Sonya Harvey works for the Careers and Employability Department and heads the Student development Award here at BU. Sonya’s role is to support our students in achieving the BU Student Development Award that recognises the transferrable skills students develop from their experiences while involved in extra-curricular activities. The Award enables them to create a high profile e-portfolio showcasing all their activities which they can then share with potential employers in their CV, job application and on LinkedIn. The reflective writing they do for the Award requires them to think about the skills they used in specific activities and write about what they did, what happened and how they overcame the challenges involved – things like problem-solving, intercultural awareness, collaborative working and many more that employers look for in suitable applicants. These pieces of writing provides them with ready-made answers to the essential and desirable aspects of the person specification, taking the stress out of completing job application forms when they are looking for Placements and Graduate roles. They also have the opportunity to stand out from other candidates at interview when they are confident in articulating their experiences so employers can visualise them working in their organisation. Along with the tools and resources available to them in MyCareerHub, the Award takes our students on a journey to success at BU and beyond.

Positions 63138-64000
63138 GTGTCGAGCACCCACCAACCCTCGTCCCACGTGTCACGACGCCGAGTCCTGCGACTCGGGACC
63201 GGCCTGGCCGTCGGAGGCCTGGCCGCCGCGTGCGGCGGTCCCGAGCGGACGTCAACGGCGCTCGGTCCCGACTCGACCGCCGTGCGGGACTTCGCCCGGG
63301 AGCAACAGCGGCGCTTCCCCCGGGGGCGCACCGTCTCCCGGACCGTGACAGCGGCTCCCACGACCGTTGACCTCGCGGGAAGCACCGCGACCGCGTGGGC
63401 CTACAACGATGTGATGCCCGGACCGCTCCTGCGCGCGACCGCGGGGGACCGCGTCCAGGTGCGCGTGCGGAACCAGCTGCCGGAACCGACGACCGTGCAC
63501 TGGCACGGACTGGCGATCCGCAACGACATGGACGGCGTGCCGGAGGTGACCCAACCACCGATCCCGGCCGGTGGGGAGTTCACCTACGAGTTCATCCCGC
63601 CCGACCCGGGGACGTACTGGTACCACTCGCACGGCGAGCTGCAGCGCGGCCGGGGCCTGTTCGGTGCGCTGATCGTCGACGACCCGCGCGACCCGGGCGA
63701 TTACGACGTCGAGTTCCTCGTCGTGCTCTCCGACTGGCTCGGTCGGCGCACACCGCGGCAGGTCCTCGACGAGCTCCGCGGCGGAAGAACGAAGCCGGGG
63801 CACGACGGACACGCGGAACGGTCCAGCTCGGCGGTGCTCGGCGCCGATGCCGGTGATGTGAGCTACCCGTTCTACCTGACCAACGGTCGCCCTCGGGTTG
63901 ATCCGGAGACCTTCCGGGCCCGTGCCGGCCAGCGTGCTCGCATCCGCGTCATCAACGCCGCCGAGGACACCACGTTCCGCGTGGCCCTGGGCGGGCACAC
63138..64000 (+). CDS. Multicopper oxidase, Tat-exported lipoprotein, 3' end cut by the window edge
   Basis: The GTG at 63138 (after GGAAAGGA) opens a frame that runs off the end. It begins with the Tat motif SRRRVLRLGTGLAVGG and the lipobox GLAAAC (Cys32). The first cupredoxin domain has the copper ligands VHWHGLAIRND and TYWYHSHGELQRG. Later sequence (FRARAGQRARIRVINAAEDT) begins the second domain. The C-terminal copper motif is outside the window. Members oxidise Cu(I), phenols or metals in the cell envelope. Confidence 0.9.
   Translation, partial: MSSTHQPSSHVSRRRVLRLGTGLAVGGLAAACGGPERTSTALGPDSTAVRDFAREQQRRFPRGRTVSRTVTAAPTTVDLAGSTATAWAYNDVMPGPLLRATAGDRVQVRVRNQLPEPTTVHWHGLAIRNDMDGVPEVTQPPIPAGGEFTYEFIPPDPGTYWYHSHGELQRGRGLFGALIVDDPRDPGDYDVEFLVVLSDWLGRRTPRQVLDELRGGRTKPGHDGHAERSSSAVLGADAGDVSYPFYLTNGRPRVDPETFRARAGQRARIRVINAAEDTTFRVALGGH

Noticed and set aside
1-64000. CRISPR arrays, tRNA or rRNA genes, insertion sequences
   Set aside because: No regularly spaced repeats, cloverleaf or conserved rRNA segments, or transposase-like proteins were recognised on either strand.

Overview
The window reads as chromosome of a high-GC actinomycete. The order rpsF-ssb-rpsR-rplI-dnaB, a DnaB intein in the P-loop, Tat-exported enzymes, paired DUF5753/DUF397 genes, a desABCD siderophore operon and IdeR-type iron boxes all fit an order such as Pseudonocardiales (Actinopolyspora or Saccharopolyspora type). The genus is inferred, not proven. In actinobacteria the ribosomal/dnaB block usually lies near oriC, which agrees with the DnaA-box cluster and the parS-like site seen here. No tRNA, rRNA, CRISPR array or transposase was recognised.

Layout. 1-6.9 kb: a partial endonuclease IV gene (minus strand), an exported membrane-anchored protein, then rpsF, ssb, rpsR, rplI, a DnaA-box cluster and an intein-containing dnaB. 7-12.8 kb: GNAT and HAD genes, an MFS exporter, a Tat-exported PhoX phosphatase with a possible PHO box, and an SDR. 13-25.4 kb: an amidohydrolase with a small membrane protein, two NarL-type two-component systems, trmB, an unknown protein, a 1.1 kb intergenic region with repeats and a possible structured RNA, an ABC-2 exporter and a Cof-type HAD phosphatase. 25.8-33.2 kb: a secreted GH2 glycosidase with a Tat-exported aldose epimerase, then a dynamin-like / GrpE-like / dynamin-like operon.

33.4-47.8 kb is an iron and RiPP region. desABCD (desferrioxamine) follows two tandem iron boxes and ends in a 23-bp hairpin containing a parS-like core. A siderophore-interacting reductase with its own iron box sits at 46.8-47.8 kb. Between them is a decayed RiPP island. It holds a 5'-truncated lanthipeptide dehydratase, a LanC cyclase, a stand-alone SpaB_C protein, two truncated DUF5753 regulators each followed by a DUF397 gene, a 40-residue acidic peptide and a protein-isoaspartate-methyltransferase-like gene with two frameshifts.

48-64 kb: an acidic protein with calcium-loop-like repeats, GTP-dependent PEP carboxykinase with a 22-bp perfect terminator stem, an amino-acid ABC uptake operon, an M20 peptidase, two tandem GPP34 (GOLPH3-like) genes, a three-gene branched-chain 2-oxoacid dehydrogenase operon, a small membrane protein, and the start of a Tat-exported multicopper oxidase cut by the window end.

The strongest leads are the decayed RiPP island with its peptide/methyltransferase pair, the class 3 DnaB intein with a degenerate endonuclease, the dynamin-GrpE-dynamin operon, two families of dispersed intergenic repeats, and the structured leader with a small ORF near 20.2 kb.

Sonya uses a number of tools to help the students to identify, explore and write about their achievements including a Mind Map and a Critical Thinking Model.
Sonya says a Mind Map is a great tool for use in many areas of work and personal life. Use one to plan and organise an event; set goals and highlight milestones; match skills and examples of experience for job applications; set out elements of a task to monitor progress and much more. Mind Maps often go hand in hand with Critical Thinking techniques.
The Critical Thinking Model is useful when you don’t know where to start with a report or when you get stuck on an idea or project It can be a particularly useful tool in helping you to structure your thinking. When you ask yourself an open question, your mind will search for the answer and help you get the thinking process started – What was I doing? Where was I? What happened when…? What did I do after…? Why did I choose to…? What if I had…? – After this, you will usually find that your thinking becomes clearer and thoughts and ideas flow more easily, helping you put together the writing you need for the task in hand.